Before you write your first novel, you have to write a lot of garbage. This seems to be what's happening with the new generation of gadget makers at Apple. Their new iPad tablet computer is the result of Apple learning from their own mistakes. By which I specifically mean Apple's MacBook Air. Remember the laptop so thin it slid out of a manila envelope in TV ads?
You wanted one, yes, but did you buy one? No.
Here's the problem: the Internet today is about participation: Tweeting, commenting, chatting, uploading pictures and videos. The iPad, as demoed by Steve Jobs, is a device focused on Internet consumption only. There's no way to take pictures or hold a video chat with it. The touchscreen keyboard is meant for idle tapping, not overcaffeinated typing. There's not even a mini USB! Sure Steve Jobs invites us to relax, read the New York Times, and look at photos, but the iPad paralyzes its user from engaging with the Net as a content creator.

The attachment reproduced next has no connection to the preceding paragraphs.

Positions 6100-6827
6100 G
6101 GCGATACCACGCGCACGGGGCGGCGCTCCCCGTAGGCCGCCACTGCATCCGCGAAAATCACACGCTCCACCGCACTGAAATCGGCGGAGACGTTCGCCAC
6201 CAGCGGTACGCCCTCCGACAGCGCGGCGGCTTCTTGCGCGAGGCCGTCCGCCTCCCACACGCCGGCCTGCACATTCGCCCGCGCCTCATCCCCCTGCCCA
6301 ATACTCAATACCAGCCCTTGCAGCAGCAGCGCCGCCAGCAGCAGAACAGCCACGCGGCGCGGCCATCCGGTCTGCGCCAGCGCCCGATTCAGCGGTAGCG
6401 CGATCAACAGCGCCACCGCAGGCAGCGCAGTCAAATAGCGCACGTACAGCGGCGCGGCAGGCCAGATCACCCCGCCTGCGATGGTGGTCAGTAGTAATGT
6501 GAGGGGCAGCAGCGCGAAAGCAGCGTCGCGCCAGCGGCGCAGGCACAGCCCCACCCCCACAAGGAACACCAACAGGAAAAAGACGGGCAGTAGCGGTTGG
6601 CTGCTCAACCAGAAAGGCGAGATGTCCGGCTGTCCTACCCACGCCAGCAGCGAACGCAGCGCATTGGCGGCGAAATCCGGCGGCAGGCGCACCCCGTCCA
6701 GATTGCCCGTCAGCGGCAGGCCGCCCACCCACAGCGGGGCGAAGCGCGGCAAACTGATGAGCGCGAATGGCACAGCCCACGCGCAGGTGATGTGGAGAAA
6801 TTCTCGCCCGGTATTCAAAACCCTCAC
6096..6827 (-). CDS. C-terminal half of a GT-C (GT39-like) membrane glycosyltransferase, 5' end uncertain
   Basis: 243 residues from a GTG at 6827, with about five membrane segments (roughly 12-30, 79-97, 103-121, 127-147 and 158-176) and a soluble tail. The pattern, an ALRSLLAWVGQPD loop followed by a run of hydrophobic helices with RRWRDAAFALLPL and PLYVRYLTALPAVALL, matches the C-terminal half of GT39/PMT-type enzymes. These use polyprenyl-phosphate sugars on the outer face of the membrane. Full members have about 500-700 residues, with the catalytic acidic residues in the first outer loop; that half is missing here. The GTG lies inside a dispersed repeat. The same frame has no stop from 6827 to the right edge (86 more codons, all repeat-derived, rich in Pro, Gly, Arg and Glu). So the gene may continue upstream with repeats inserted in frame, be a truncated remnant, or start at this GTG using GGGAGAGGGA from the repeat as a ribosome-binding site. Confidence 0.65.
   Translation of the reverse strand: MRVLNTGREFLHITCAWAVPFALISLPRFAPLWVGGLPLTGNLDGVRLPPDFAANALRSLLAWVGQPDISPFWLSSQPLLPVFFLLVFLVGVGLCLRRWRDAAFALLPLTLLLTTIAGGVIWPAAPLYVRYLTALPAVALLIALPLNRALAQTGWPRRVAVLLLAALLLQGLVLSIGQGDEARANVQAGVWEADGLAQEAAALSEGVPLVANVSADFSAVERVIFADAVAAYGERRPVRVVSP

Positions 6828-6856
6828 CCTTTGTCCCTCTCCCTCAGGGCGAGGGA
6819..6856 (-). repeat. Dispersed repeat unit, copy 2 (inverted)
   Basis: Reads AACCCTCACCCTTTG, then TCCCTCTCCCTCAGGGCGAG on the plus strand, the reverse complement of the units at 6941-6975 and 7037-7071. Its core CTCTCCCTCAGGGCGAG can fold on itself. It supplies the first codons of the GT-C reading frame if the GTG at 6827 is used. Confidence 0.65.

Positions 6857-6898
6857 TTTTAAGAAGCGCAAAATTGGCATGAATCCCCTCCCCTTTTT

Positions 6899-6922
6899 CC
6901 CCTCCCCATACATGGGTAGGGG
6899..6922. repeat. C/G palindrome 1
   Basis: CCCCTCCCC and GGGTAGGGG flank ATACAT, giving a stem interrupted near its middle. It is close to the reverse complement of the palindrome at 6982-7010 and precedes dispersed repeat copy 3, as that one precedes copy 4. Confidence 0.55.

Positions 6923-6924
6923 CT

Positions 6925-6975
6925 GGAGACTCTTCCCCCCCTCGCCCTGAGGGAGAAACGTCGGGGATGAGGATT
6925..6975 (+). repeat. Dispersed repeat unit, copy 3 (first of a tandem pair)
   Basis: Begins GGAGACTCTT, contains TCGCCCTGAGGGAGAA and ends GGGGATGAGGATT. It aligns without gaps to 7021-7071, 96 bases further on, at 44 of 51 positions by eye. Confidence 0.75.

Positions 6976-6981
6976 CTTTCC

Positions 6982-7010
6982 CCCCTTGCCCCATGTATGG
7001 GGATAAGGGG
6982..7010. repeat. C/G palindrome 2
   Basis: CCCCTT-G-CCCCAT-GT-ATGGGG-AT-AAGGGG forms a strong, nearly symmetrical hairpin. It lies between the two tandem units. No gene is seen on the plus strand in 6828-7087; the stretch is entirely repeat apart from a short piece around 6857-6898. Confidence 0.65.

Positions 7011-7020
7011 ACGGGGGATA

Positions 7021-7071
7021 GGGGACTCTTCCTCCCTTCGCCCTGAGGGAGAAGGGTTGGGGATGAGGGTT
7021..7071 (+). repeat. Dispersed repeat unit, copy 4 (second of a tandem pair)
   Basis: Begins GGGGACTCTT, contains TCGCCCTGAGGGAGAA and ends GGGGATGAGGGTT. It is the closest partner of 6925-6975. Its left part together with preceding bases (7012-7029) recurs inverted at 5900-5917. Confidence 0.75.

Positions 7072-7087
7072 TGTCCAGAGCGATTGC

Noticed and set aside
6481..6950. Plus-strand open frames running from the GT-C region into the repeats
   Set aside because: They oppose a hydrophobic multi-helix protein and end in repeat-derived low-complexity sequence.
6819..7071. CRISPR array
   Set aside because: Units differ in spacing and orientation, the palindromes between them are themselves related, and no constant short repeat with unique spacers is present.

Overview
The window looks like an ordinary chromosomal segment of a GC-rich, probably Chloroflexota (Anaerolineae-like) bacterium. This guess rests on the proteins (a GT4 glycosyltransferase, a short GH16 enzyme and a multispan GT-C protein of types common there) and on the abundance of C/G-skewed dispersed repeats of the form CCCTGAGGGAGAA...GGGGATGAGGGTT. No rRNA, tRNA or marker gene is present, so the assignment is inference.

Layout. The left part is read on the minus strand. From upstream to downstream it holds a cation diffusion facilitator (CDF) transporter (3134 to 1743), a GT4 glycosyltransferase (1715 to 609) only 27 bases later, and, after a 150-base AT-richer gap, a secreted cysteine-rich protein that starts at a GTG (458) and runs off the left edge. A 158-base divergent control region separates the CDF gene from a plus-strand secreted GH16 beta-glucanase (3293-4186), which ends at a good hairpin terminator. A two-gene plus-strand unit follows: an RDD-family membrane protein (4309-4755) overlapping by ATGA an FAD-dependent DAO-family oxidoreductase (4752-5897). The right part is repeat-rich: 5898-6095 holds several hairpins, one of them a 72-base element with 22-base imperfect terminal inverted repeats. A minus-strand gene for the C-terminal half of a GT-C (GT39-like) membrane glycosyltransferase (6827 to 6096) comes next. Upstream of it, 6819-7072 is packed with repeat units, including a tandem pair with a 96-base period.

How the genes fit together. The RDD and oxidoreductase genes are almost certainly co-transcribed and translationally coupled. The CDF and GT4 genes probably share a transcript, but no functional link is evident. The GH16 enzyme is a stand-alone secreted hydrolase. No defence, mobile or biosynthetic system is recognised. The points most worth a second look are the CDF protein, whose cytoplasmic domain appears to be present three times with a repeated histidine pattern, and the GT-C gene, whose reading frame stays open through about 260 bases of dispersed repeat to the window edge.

Not to get all Marshall McLuhan on your ass this late on a Friday, but the
iPhone is "colder" (i.e. more participatory) than the iPad. Now it'd be great if cutting off our mobile engagement with the web was part of some Jobsian master plan to ultimately improve our lives but most likely it's because Apple hopes to score lucrative iTunes-like deals with media companies. Thus the iPad is less like an iPhone, less like a laptop, and more like a big iPod for pictures, video, apps, newspapers and books.
Apple let me into the iPad petting zoo this past Wednesday. Yes, I loved the thing. I squealed. But once the marvel of flipping pages and making photo-set origami with my fingertips wore off, I found myself wondering if this so-called brand new gadget category is really revolutionary. Instead of kicking Twitter and Tumblr into the next higher gear of human-to-human interaction over the Net, the iPad's lean-back-and-consume focus makes it feel more like a 21st Century boob tube.
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